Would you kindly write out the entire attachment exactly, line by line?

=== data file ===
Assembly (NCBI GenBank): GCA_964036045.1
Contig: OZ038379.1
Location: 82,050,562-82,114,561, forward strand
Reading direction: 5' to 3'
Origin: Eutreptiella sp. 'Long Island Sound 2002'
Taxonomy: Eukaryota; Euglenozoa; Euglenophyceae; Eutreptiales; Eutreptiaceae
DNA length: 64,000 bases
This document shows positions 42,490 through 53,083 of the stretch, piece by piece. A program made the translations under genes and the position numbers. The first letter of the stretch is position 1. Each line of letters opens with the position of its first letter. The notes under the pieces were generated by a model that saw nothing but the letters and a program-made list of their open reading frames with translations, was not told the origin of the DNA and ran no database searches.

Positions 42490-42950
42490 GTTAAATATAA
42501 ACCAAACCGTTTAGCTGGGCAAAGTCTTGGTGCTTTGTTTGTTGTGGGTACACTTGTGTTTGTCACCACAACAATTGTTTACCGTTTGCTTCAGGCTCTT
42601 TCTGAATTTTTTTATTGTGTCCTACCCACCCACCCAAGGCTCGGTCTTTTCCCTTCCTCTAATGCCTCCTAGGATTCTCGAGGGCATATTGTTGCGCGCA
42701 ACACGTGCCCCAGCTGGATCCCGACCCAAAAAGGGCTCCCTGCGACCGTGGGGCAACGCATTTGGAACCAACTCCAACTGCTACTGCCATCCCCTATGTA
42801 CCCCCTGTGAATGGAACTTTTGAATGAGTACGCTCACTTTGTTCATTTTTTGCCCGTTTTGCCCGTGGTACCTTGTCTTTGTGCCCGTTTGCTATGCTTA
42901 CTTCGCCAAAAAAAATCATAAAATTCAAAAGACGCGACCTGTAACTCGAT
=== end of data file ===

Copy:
Assembly (NCBI GenBank): GCA_964036045.1
Contig: OZ038379.1
Location: 82,050,562-82,114,561, forward strand
Reading direction: 5' to 3'
Origin: Eutreptiella sp. 'Long Island Sound 2002'
Taxonomy: Eukaryota; Euglenozoa; Euglenophyceae; Eutreptiales; Eutreptiaceae
DNA length: 64,000 bases
This document shows positions 42,490 through 53,083 of the stretch, piece by piece. A program made the translations under genes and the position numbers. The first letter of the stretch is position 1. Each line of letters opens with the position of its first letter. The notes under the pieces were generated by a model that saw nothing but the letters and a program-made list of their open reading frames with translations, was not told the origin of the DNA and ran no database searches.

Positions 42490-42950
42490 GTTAAATATAA
42501 ACCAAACCGTTTAGCTGGGCAAAGTCTTGGTGCTTTGTTTGTTGTGGGTACACTTGTGTTTGTCACCACAACAATTGTTTACCGTTTGCTTCAGGCTCTT
42601 TCTGAATTTTTTTATTGTGTCCTACCCACCCACCCAAGGCTCGGTCTTTTCCCTTCCTCTAATGCCTCCTAGGATTCTCGAGGGCATATTGTTGCGCGCA
42701 ACACGTGCCCCAGCTGGATCCCGACCCAAAAAGGGCTCCCTGCGACCGTGGGGCAACGCATTTGGAACCAACTCCAACTGCTACTGCCATCCCCTATGTA
42801 CCCCCTGTGAATGGAACTTTTGAATGAGTACGCTCACTTTGTTCATTTTTTGCCCGTTTTGCCCGTGGTACCTTGTCTTTGTGCCCGTTTGCTATGCTTA
42901 CTTCGCCAAAAAAAATCATAAAATTCAAAAGACGCGACCTGTAACTCGAT